Electroencephalography (EEG) and functional magnetic resonance imaging (fMRI) are a powerful means of non-invasively measuring neural activity within the brain. Both techniques excel at providing different information. EEG measures voltage from the scalp and can sample data at the order of kHz, meaning that it can provide data on how on the response of a large population of pyramidal cells with the same orientation changes over the course of milliseconds (Lopes da Silva, 2013; Luck, 2013). A prominent technique that utilises EEG is the event-related potential (ERP) technique, which segments an EEG response for a very short time period after an event, that is repeated for a large number of trials (Luck, 2013). ERPs contain ‘peaks’ - or components - that represent the sum of responses within the cranium. The trouble with EEG is the inverse problem, whereby it is impossible to identify the source of voltage measurements on the scalp within the cranium (Luck, 2013).
fMRI, on the other hand, has incredibly good spatial resolution but suffers from poor temporal resolution. fMRI, unlike EEG, is not an electric response measured from a pyramidal cell. Instead, it a haemodynamic response that reflects changes in blood oxygenation as neurons engage in a process called the blood oxygen level dependent (BOLD) signal. Unlike EEG, which can measure responses over the course of milliseconds, the haemodynamic response evolves over the order of seconds. As a result, a compromise must be made between temporal resolution when using EEG or spatial resolution with fMRI.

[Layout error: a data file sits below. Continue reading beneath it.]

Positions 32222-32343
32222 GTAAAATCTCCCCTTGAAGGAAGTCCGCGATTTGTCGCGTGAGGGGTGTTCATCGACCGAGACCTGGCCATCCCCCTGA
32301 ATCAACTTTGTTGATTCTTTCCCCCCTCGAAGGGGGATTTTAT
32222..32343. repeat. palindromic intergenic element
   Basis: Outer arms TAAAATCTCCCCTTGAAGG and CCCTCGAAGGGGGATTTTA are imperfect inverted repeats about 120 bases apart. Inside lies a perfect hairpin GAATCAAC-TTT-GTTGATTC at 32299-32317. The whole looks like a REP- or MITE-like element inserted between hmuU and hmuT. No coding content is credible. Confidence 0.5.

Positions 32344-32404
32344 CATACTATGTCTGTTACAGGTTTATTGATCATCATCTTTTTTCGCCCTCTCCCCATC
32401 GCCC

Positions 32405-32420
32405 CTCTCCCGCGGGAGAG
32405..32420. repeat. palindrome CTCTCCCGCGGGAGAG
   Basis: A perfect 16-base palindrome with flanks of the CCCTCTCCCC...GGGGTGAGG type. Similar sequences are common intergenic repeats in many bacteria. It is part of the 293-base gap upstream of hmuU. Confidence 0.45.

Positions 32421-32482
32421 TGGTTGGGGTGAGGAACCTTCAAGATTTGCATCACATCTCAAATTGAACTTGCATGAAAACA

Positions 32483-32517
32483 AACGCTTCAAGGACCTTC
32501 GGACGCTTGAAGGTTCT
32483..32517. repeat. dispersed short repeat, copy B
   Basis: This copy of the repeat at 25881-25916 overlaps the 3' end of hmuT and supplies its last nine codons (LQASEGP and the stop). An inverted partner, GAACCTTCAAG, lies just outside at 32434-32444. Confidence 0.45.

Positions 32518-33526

One pursuit to overcome the limitations inherited by each of these techniques is to combine them (Turner et al., 2016; Debener et al., 2006; Wei et al., 2020). When EEG and fMRI are combined, they appear to be able to explain more variance in cognitive parameters compared to when behaviour is used by itself (Turner et al., 2016). Changes in the EEG signal as measured by ERPs are also capable of provide a rich amount of data over a small time period, which can be harnessed to identify several spatially separated regional activations as measured by fMRI (Debener et al., 2016).
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